Low Back Pain
Low back pain is the most common complaint we see at Mike Varney Physiotherapy. 7 out of 10 people will experience some form of low back pain in their lifetime. It is characterised by a pain or ache anywhere between the bottom of your ribs and the top of your legs. Some people also experience referred pain down into the buttocks and legs. Despite being so common and very treatable, we often have patients who have waited years to seek any help with their pain, and it hugely affects their whole life. Low back pain can be caused by many different things. Our therapists are trained to find that cause and then treat your back to improve the pain, and most importantly get you back to doing everything you would like to!
Your spine is made up of a huge number of different joints, which is why you get so much movement in all directions. Like any other joint in your body, the joints of the spine can be sprained. If you go over on your ankle and sprain the ligament, it might be swollen, stiff, and painful to move and place weight on it. The same thing can happen in your back. If you trip on a kerb and twist awkwardly, or you aren’t warmed up and take the first golf swing of the day a bit too energetically, you can sprain a joint. The most common one is a facet joint, and just like your ankle it is a very similar process. It will be painful and feel stiff. If it hasn’t started settling down in a few days, then therapy can improve the healing process and prevent pain and stiffness sticking around.
Nerve Root Irritation
Your nervous system is like an upside-down tree, with the roots as the brain, the spinal cord as the trunk, and your nerves as the branches. The spinal cord is protected by the bones in your spine, called vertebrae, the branches find small openings where 2 vertebrae join together to travel out of the spine. Each nerve ‘branch’ travels a path to a particular are of your body. In your lower back these nerves go to your pelvis and legs, which is why pain down your leg can originate from a low back issue. The one most people have heard of is sciatica, which is simply irritation of the sciatic nerve. To get nerve root irritation, something needs to be irritating it. The most common cause of nerve root irritation is when it’s being pinched by another structure, such as a disc. Nerve root irritation often needs a proper assessment to figure out where the irritation is being caused, especially if the pain has been going on a little while. A course of treatment can target the underlying cause of this irritation and get you out of pain.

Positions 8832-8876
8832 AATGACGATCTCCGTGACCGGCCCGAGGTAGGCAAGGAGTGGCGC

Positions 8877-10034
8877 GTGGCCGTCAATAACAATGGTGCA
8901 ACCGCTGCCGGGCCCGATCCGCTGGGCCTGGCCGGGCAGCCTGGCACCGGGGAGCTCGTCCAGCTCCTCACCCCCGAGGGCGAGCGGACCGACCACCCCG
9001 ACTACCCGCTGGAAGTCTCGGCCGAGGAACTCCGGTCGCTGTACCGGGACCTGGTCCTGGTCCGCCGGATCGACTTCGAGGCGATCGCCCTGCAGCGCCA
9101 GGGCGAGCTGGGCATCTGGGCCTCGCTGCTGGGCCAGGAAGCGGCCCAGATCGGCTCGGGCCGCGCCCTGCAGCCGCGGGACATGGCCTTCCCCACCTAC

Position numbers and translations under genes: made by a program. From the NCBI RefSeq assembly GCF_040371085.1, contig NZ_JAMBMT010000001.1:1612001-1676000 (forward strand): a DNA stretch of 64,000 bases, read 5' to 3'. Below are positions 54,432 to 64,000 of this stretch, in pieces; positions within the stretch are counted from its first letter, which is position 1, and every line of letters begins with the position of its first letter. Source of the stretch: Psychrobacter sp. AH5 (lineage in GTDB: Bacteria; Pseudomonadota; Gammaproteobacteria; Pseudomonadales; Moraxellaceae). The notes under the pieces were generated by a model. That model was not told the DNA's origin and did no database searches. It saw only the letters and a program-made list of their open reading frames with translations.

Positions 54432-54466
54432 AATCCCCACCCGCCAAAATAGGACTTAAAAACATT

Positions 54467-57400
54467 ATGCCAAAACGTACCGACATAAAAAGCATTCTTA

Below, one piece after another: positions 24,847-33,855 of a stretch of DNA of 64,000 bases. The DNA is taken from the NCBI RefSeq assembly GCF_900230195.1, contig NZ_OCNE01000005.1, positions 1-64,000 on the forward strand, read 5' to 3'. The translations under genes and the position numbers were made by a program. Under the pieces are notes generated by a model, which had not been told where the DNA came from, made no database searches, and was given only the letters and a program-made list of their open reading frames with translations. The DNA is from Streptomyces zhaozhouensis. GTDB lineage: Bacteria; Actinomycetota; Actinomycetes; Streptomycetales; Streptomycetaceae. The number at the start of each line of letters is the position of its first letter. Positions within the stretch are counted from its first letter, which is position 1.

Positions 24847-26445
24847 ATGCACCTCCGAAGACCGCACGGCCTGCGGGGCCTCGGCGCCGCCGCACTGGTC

One of the most hated phrases therapists hear is, “I’ve slipped a disc”. This creates a really unhelpful and inaccurate image of a disc slipped out of place. The accurate term for it is herniated disc. So, if the disc hasn’t fallen out of place what’s happened to it? Well the easiest way to explain it is by comparing your spinal discs to jam donuts. You have the dough on the outside with the jam in the middle. When you herniate a disc, some of the jam pushes its way to the outside. It is entirely possible for the body to heal up with time, but sometimes it does just stay there. Many people have multiple disc herniation’s and would never know about it. It becomes an issue when the herniation (‘the jam’) is irritating another structure, such as a nerve. Discs do take a long time to heal, and seeing a therapist can speed up the recovery.
Just like you can get a cramp in your calf, or a strain in your hamstring, you can get a strain or spasm in your lower back muscles. Now you could experience a muscle strain/spasm without any problem with the spine itself, or you may get muscle spasms alongside a disc or joint problem. The most common causes of this is weakness in the muscles, doing a lot of one movement e.g. bending down doing a lot of gardening, or trauma e.g. tripping and twisting awkwardly. This type of low back pain can be very painful, however resolves well with treatment.
This is a very fancy term for general wear and tear that occurs in the joints and bones of the spine as people get older. It may cause loss of normal spinal shape and function. Although ageing is the primary cause, the location and rate of change is different from person to person. So, it is important to have a thorough assessment to find the best management approach for you. Unfortunately, the key word is management not fix, however there are many things that can help. Keeping flexibility and strength in your spine by doing low impact exercise will prevent stiffness and therefore pain. Another huge relief is physiotherapy, as it can mobilise joints and soft tissue to reduce the stiffness and improve posture. As it isn’t a condition that will resolve, our therapists will work to create a self-management programme, where hands on treatment is utilised as maintenance and to prevent flare ups, not as a sole means of management.
If you are suffering with any of the above, give us a call on 01279 414 959 to book in today!